10. Burkhardt, D.A. (1968). Cone action spectra: Evidence from the goldfish electroretinogram. Vision Res. 8: 839–853.PubMedCrossRefGoogle Scholar
  11. Cronly-Dillon, J.R. and Muntz, W.R.A. (1965). The spectral sensitivity of the goldfish and the clawed toad tadpole under photopic conditions. J. Exp. Bio. 42: 481–493.Google Scholar
  12. Crouzy, R. et Ali, M.A. (1966). Relation entre la sensibilité élec-trorétinographique et le spectre d’absorption du pigment visuel scotopique chez le poisson rouge. Nombre minimum de quanta absorbées. Bull. Mus. Nat. Hist. Nat. Mars., 2e série, 38: 730–743.Google Scholar
  13. Crozier, W.H., Wolf, E. and Zerrahn-Wolf, G. (1936). Temperature and critical illumination for reaction to flickering light. II. Sunfish. J. Gen. Physiol. 20: 411–431.CrossRefGoogle Scholar
  14. Dartnall, H.J.A. The interpretation of spectral sensitivity curves. (1953). Br. Med. Bull. 9: 24–30.PubMedGoogle Scholar
  15. Day, E.C. (1915). Photoelectric currents in the eye of the fish. Am. J. Physiol. 38: 369–398.Google Scholar
  16. Denton, E.J., and Pirenne, M.H. (1954). The visual sensitivity of the toad Xenopus laevis. J. Physiol. 125: 181–207.PubMedGoogle Scholar
  17. Dewar, J. and McKendrick, J.G. (1873). Recent researches on the physiological action of light. Nature 8: 204–205.CrossRefGoogle Scholar
  18. DuBois Reymond, E. (1849). Untersuchungen über thierische Elektri-cität. Vol. II., G. Reimer, Berlin, p. 256–257.Google Scholar
  19. Easter, S.S. and Hamasaki, D.I. (1973). Electroretinographically Determined scotopic spectral sensitivity of some marine fish. Vision Res. 13: 1175–1181.PubMedCrossRefGoogle Scholar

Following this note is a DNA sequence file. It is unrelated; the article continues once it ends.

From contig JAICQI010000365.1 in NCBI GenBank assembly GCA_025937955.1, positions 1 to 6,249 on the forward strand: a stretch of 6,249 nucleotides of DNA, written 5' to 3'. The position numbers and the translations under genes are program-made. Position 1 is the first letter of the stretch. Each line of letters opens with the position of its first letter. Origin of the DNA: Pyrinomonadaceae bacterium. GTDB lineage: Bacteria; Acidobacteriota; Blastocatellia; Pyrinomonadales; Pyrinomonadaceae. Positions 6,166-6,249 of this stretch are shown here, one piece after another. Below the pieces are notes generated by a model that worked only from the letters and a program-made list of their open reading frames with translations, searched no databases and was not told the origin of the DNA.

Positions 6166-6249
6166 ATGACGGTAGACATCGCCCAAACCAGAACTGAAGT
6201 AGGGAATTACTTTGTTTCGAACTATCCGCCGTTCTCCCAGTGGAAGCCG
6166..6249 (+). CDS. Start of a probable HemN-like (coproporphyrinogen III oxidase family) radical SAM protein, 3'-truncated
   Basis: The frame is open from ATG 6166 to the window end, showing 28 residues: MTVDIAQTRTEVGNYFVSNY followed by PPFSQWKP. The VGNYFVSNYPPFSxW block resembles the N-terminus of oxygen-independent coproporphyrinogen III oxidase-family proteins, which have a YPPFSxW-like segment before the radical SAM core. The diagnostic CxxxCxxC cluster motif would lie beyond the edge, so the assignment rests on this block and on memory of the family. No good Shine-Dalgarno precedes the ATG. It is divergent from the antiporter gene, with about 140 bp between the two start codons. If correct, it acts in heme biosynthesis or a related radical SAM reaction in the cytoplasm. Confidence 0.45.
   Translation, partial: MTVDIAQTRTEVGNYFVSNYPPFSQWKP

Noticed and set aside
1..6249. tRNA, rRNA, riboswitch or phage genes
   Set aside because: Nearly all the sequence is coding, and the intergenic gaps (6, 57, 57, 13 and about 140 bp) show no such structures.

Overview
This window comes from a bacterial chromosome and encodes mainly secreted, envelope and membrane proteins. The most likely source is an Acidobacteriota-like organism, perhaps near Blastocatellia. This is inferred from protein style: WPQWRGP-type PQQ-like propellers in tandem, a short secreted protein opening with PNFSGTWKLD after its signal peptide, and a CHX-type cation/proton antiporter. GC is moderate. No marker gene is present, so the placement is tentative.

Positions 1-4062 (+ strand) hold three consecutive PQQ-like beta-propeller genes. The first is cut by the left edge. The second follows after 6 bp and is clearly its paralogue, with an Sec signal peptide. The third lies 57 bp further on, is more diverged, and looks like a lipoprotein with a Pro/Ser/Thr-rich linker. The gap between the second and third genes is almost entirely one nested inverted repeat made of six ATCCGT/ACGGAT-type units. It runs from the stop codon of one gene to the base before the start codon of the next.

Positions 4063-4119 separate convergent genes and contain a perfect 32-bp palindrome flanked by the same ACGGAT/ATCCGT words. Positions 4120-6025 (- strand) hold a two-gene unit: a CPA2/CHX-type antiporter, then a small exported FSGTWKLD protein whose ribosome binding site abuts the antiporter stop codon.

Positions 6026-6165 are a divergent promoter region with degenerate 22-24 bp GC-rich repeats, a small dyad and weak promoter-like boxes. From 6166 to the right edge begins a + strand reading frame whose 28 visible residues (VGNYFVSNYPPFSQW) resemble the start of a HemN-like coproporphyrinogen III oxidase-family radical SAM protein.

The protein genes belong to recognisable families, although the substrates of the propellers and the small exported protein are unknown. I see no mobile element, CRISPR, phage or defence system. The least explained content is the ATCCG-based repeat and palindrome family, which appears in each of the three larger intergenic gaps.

20. Gramoni, R. and Ali, M.A. (1970). L’électrorétinogramme et sa fréquence de fusion chez Amia caiva (Linné). Rev. Can. Biol. 29: 353–363.Google Scholar
  21. Granit, R. (1947). Sensory mechanisms of the retina. Oxford University Press, London, p. 412.Google Scholar
  22. Hanyu, I., and Ali, M.A. (1963). Flicker fusion frequency electroretinogram in light-adapted goldfish at various temperatures. Science 140: 662–663.CrossRefGoogle Scholar
  23. Hanyu, I. and Ali, M.A. (1964). Electroretinogram and its flicker fusion frequency at different temperatures in light-adapted salmon (Salmo salar). J. Cell. Comp. Physiol. 63: 309–322.Google Scholar
  24. Hartline, H.K. (1938). The response of single optic nerve fibres of the vertebrate eye to illumination of the retina. Amer. J. Physiol. 121: 400–415.Google Scholar
  25. Holmgren, F. (1865–1866). Method att objectivera effecten av ljusintryck pa retina. Upsala Läkaref. Förh. 1: 177–191.Google Scholar
  26. Kobayashi, H (1962). A comparative study on electroretinogram in fish, with special reference to ecological aspects. J. Shimonoseki Coll. Fish., 11: 407–538.Google Scholar
  27. Kobayashi, H. and Ali, M.A. (1971). Electroretinographic determination of spectral sensitivity in albino and pigmented brook trout (Salvelinus fontinalis, Mitchill). Can. J. Physiol. Pharmacol. 49: 1030–1037.PubMedCrossRefGoogle Scholar
  28. Marks, W.B. (1965). Visual pigments of single goldfish cones. J. Physiol. (London) 178: 14–32.PubMedGoogle Scholar